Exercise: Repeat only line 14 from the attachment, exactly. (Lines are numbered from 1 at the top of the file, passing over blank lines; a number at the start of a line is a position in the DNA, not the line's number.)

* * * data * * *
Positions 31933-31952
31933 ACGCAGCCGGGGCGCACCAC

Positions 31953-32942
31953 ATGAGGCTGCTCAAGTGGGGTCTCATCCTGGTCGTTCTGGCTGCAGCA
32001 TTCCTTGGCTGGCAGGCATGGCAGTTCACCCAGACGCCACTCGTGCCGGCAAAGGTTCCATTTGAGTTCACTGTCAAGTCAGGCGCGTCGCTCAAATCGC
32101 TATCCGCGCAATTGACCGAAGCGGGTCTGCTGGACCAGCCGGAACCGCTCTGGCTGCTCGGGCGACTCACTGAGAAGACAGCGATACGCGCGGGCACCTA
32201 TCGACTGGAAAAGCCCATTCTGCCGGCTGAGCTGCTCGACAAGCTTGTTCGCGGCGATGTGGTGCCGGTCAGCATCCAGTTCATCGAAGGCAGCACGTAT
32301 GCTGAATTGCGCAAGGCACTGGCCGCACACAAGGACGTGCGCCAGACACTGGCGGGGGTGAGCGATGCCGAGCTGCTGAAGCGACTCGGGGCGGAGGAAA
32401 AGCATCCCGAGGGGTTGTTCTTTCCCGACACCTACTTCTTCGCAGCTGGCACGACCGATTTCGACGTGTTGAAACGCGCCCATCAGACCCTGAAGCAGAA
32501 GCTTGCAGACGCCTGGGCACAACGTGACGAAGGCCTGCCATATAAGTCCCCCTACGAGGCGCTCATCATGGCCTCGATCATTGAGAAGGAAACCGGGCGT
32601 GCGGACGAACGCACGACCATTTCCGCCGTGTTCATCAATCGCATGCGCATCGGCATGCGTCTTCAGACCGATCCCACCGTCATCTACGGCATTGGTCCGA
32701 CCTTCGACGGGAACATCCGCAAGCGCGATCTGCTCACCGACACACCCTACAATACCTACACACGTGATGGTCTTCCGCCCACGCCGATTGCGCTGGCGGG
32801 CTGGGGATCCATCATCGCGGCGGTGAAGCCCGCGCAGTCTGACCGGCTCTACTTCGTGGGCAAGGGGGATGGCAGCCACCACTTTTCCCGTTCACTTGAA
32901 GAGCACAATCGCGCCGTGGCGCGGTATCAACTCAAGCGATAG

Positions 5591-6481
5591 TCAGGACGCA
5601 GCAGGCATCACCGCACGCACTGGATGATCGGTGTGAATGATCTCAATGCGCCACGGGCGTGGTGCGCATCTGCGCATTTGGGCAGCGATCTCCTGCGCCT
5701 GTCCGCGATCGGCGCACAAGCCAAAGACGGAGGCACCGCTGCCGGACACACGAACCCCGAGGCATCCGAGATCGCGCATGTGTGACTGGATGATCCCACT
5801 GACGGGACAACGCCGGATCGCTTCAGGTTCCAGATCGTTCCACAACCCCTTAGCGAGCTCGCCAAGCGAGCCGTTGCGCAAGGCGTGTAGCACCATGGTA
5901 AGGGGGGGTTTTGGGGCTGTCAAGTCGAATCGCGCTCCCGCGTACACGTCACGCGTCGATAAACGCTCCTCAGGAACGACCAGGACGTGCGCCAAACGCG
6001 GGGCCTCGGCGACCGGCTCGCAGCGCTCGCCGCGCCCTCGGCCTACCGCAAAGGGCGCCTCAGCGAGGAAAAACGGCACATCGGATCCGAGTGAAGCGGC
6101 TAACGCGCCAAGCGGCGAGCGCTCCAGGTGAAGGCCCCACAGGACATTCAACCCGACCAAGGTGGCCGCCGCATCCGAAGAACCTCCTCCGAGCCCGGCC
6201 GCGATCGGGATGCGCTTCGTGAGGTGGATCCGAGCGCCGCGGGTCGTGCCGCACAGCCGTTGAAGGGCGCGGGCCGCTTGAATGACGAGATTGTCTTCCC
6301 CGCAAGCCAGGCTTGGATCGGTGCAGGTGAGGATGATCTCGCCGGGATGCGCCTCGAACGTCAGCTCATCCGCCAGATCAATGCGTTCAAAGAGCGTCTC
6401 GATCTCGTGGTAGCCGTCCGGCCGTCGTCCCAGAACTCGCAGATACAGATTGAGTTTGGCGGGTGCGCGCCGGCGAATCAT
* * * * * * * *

32901 GAGCACAATCGCGCCGTGGCGCGGTATCAACTCAAGCGATAG